An apartment housing management company discovered high methamphetamine presence after evicting a tenant. The carrier denied the cleanup claim, saying that meth damage isn't covered under vandalism.
Our client is a multi-family apartment housing management company in Minnesota. The state had a tenant eviction moratorium due to the coronavirus pandemic and our insured was unable to evict a certain tenant. When they were finally able to legally evict, they discovered the apartment had drug paraphernalia. The insured hired a biohazard cleanup contractor who discovered high methamphetamine presence, suggesting the resident was manufacturing the drug, which required special cleanup. The insured turned in a claim to their property insurer.
The carrier initially denied the claim by citing the pollution exclusion. The insured rebutted, citing the pollution exclusion exception for the perils of smoke and vandalism. While I don't support the smoke argument, I felt like the vandalism argument could potentially hold water.
Next, the carrier said the situation was gradual—as there were multiple occurrences of vandalism each time meth was used—and therefore not covered. The carrier also questioned the delay in reporting. However, the insured had no prior opportunity to discover the vandalism because they were precluded from entry or eviction due to the eviction moratorium.
In Harry Graff v. Allstate Insurance Company (2002), the Washington Court of Appeals ruled that “operation of a methamphetamine laboratory is vandalism, a covered event under the policy, and the claim is not barred due to the contamination exclusion."
Additionally, in Bethany Bowers v. Farmers Insurance Exchange (2000), the Washington Court of Appeals ruled that “the tenants' acts constitute vandalism" when Bowers' tenants caused mold damage to a rental house by converting the house into a marijuana growing operation.
Q: Is meth damage vandalism? Should the carrier accept the date of discovery of the damage as the date of loss, since the insured didn't have an opportunity to discover it earlier?
Response 1: Interpreting contract language is a job for a lawyer but I suspect "vandalism" is a non-starter. My dictionary says it requires the damage to be willful. Certainly, making or using drugs is willful but I think convincing the company that the resulting damage to the property is willful will be a hard sell. Besides, I think you're going to have a hard time with the pollution exclusion.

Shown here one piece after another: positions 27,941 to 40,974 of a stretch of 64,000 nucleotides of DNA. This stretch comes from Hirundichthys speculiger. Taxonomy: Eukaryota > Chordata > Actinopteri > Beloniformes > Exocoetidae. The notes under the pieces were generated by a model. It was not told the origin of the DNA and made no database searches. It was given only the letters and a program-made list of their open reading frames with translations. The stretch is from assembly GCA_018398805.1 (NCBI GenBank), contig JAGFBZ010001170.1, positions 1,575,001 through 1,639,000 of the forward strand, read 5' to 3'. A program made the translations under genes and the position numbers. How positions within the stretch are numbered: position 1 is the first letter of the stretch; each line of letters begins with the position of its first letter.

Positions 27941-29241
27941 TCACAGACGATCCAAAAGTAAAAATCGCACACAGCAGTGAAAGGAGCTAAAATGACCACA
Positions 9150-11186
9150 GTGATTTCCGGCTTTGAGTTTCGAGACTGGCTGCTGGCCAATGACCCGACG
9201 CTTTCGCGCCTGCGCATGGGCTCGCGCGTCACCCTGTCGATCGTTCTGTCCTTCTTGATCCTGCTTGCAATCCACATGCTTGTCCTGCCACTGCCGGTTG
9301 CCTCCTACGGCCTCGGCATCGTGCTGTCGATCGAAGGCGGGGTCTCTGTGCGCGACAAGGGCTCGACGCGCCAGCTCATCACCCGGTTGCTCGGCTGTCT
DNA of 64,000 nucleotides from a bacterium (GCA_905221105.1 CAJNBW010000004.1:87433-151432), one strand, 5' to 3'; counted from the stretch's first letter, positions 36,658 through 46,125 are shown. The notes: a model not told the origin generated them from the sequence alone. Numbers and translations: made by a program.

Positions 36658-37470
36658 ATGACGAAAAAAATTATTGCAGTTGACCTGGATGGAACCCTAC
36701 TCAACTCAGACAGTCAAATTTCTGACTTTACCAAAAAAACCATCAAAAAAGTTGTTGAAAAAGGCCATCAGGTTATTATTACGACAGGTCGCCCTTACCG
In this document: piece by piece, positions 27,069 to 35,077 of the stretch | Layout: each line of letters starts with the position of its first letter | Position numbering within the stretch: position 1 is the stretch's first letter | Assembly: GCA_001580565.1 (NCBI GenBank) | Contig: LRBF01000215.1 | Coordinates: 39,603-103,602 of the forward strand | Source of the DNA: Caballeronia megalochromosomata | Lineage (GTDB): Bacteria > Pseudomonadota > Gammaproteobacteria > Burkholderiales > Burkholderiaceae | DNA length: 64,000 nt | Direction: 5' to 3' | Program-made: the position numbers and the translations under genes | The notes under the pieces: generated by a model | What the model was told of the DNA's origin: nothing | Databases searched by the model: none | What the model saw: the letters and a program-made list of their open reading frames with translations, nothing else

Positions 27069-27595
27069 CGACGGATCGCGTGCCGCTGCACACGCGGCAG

Gather all your research, give it to your client and recommend that they retain an attorney to make the best possible argument to the insurance company.
Response 2: How could the insurer possibly identify separate occurrences of contamination on which to base repeated deductibles? The Big “I" Virtual University article “Insurance and Meth Labs" may be helpful in this situation.
Response 3: You have conducted excellent research into the claim issue. Kudos to locating jurisprudence to solidify your position.
I feel that by the presentation of these facts, the carrier of record will struggle to deny coverage. Should a denial ensue, you will possess ample evidence for the courts and regulatory bodies.
Response 4: I agree with you. Good job in researching the legal precedent.
Response 5: Vandalism and malicious mischief are very broad concepts. A person who intentionally sets up something to cause damage may engage in the activity in January but the consequences may not materialize until July.
For example, a person can place objects into multiple drains on a flat-roofed building. There is no actual damage until an unusually severe rainfall results in the weight of water causing the roof to fail. But the cause of the loss was the placement of the objects in the drains.
This question was originally submitted by an agent through the Big “I" Virtual University's (VU) Ask an Expert service, with responses curated from multiple VU faculty members. Answers to other coverage questions are available on the VU website. If you need help accessing the website, request login information.
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